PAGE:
Donice Smith: As Governor, I would make sure there are Staff that work with the Food Industry to make sure that there are programs in place to provide solutions to avoiding the waste I see all around. Stores and Delis that do not sell their hot food all by days end, (Like Grocery Stores/deli’s) are throwing away Thousands of pounds of Food weekly. A program must be implemented where State certified Food Handers are able to access that food for free (a credit to the stores) or for low cost and then get it to the communities. This means we do not waste food and it reaches those that can not afford or can pay very minimal to partake.

Barriers to BIPOC farming

Question 5

Of the state’s 67,595 farm producers, only 64 were Black in 2017. Black, Indigenous and People of Color have long experienced barriers in access to land, infrastructure and markets to support farming — negatively impacting both food production and economic development in communities.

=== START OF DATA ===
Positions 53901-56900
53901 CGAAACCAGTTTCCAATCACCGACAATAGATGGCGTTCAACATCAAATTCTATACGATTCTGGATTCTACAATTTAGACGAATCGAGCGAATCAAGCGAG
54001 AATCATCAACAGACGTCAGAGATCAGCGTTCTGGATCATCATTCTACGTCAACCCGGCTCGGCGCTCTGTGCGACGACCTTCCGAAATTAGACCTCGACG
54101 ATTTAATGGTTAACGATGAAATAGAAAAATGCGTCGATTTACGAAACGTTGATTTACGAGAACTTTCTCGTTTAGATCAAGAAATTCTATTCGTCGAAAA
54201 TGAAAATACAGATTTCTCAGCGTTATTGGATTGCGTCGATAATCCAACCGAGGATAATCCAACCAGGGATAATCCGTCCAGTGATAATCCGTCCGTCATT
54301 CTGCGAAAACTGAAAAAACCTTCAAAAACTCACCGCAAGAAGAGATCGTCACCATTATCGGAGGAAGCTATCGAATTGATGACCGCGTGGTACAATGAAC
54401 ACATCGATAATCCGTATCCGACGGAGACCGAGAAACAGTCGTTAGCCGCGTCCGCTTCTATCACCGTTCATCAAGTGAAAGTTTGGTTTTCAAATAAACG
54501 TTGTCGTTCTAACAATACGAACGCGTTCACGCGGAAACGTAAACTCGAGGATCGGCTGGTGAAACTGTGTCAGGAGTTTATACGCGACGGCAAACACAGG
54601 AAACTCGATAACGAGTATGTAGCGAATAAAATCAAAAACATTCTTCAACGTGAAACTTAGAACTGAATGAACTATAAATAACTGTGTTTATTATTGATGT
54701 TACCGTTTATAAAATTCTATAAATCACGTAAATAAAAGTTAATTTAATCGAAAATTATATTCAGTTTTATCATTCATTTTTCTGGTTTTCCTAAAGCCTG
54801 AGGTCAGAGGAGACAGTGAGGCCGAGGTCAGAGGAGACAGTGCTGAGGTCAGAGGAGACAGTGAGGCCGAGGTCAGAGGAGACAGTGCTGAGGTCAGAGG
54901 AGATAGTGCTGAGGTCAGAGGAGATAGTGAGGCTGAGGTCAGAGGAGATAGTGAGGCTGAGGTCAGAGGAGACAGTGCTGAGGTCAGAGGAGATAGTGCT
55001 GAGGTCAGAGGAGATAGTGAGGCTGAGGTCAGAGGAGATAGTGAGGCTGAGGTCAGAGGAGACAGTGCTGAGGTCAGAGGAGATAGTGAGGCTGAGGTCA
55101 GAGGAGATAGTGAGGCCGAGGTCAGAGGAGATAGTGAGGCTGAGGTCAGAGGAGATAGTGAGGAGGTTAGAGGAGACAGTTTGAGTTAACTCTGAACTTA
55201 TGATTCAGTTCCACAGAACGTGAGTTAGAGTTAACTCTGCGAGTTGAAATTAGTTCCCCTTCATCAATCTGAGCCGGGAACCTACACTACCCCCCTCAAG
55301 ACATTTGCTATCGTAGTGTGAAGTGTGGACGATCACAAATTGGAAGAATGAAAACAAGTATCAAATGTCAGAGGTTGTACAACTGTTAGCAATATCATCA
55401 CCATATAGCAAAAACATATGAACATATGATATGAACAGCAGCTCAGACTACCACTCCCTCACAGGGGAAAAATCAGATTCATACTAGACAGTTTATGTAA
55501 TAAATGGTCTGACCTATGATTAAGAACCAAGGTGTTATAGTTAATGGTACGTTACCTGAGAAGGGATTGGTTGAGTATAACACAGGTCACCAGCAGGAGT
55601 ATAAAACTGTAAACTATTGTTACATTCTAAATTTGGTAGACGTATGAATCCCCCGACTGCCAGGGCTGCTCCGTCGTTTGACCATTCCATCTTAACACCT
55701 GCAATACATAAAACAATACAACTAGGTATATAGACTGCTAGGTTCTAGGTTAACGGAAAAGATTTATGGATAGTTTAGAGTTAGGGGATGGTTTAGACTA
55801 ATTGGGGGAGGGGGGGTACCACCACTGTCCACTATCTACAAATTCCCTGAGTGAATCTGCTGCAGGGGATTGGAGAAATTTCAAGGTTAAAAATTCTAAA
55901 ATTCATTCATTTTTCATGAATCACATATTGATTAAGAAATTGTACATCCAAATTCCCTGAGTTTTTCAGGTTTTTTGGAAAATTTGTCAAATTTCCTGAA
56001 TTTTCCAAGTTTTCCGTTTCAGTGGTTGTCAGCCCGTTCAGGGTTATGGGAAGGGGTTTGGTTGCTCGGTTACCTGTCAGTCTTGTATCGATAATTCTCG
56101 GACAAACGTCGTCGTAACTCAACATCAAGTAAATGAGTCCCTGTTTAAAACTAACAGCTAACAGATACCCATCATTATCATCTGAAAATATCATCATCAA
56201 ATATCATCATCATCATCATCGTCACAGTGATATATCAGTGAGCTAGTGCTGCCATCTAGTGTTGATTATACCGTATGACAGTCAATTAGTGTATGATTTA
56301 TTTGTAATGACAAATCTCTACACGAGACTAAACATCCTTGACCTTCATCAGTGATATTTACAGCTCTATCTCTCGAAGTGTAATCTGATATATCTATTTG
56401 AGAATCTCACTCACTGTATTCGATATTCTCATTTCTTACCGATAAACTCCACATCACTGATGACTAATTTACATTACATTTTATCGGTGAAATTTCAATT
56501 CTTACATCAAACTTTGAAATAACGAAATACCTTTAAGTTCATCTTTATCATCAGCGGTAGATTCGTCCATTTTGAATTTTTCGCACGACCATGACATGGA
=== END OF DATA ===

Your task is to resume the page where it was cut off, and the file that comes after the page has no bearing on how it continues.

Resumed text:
1. Does the governor have any responsibilities to remove barriers to farming for Oregonians who are Black, Indigenous and People of Color?

  2. If yes, what policies and programs would you support?

Answers

Christine Drazen: The candidate did not respond to the questionnaire by the deadline. No inference about the candidate’s positions should be drawn from the lack of a response.

Betsy Johnson: The candidate did not respond to the questionnaire by the deadline. No inference about the candidate’s positions should be drawn from the lack of a response.

Tina Kotek:

  1. Yes, because Oregon benefits when every Oregon industry or economic sector - both the employers and the employees - reflects the diversity of our state.

  2. As Governor, I would start with analyzing how current state programs support access and/or impose barriers to BIPOC participation in farming and food production/processing. With this information in hand, I would work with ODA, OSU Extension, and others to improve opportunities for participation, including access to financing for land acquisition and business start up. I would look to partnerships with organizations like Mudbone Farm and the Black Food Sovereignty Coalition to make sure that everyone has what they need to succeed and grow the next generation of farmers.